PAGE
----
Simple PHP & Ajax search tutorial.

This is a short guide on how to build a simple search form using PHP and Ajax. In this tutorial, we will use the JQuery library to carry out an Ajax request to a PHP file, which will return our search results. This example can be adapted to search database tables, etc.

Let’s take a look at the HTML page that will contain our search form and JavaScript. I have added comments to the code so that you can better understand what is going on:

<!DOCTYPE html>
<html lang="en">
    <meta charset="UTF-8">
    <title>PHP / Ajax search example.</title>
    <!-- search box -->
    <input type="text" id="search_box"><br>
    <!-- search button -->
    <input type="button" id="search_button" value="Search">
    <!-- the div that will contain our search results -->
    <div id="search_results" style="padding:5px;"></div>

<!-- include the JQuery library -->
<script src=""></script>
    //Add a click listener to our search_button.
        //If the search_button was clicked,
        //get the value from the search_box.
        var search_term = $('#search_box').val().trim();
            url: 'search.php',
            data: {
                q: search_term
            success: function(returnData){
                //Blank the search_results div.
                //Parse the result that we got back from search.php
                var results = JSON.parse(returnData);
                //Loop through the results array and append it to
                //the search_results div.
                $.each(results, function(key, value){
                    $('#search_results').append(value + '<br>');
                //If the results array is empty, display a
                //message saying that no results were found.
                if(results.length == 0){
                    $('#search_results').html('No results found!');

A quick summary:

  • We created a simple text input field and a search button.
  • We also created an empty div called “search_results”. We will populate this div with our search results once the Ajax request to our search.php file has been successfully completed.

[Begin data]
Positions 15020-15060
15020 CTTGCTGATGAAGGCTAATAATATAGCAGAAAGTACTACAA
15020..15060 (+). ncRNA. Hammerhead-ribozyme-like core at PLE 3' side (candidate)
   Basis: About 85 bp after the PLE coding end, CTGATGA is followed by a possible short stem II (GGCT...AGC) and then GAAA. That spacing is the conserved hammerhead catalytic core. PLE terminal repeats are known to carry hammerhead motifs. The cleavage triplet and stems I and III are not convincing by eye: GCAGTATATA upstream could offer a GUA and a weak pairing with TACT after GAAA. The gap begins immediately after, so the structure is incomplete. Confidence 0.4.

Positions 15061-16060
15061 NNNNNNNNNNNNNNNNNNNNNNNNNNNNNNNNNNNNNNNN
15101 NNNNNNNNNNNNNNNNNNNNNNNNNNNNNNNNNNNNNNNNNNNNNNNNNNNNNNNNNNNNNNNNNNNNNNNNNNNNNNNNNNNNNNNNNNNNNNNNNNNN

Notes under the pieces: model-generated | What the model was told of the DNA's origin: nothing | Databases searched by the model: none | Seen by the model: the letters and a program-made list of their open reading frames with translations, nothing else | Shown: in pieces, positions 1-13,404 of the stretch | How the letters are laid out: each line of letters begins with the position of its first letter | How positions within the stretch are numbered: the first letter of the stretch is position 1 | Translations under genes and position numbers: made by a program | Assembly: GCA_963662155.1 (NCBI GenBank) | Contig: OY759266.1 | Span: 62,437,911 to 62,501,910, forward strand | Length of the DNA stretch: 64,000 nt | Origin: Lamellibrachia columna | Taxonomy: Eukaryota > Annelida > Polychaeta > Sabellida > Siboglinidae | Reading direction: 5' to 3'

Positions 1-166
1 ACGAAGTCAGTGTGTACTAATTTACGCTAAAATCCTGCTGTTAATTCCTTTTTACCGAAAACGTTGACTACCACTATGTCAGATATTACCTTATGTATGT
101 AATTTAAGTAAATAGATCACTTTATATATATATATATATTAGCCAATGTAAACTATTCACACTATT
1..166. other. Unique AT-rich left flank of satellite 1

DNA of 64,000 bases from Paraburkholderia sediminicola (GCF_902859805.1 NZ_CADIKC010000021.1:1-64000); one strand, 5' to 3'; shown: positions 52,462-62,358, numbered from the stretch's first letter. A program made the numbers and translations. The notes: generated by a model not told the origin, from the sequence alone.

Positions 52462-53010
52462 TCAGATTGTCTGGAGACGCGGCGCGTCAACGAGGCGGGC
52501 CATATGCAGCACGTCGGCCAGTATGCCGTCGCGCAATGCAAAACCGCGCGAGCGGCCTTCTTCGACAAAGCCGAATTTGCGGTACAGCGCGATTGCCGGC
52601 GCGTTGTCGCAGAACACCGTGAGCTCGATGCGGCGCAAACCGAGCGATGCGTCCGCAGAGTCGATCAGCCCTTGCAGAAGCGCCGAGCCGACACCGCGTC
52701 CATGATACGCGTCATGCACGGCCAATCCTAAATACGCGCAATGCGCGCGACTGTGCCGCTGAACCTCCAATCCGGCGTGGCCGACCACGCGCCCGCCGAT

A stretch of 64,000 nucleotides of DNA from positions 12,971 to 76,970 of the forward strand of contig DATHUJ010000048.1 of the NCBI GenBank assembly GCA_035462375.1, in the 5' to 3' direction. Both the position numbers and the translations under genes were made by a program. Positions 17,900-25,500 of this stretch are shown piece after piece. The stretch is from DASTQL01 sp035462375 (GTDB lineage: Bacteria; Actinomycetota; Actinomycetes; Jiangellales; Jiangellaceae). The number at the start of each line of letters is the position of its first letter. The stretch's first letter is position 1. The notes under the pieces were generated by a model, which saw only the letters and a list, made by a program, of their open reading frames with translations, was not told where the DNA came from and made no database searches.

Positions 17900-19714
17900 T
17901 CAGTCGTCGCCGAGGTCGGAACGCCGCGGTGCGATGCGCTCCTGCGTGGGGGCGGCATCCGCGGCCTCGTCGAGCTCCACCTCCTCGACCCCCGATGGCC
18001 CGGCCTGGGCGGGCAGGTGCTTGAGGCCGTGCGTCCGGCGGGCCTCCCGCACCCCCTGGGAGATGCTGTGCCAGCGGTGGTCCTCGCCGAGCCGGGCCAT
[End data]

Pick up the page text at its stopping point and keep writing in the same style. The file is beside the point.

• After that, we added a JQuery onclick event listener to our search button.
  • When the user clicks on the search button, we blank the “search_results” div and send a simple Ajax request to our search.php file. In our request, we include the search term that the user entered as a GET parameter in the Ajax request. In the example above, we call this parameter “q”, which is short for “query”.
  • When our PHP file returns the search results, we loop through the array and append it to our “search_results” div.

The code for the PHP file is pretty straight forward:


//A list of example cities.
$cityList = array(
    'New York',
    'Los Angeles',
    'Hong Kong',

//Get the search term from our "q" GET variable.
$q = isset($_GET['q']) ? trim($_GET['q']) : '';

//Array to hold results so that we can
//return them back to our Ajax function.
$results = array();

//Loop through our array of cities.
foreach($cityList as $city){

    //If the search term is present in our city name.
    if(stristr($city, $q)){
        //Add it to the results array.
        $results[] = $city;

//Display the results in JSON format so that
//we can parse it with JavaScript.
echo json_encode($results);

In the example code above, we search an array of city names and return the results in a JSON format. If we wanted to, we could easily modify the PHP code above to search a particular MySQL table instead of an array. See: Ajax search with MySQL, PHP and JQuery.

Hopefully, this tutorial set you down the right path!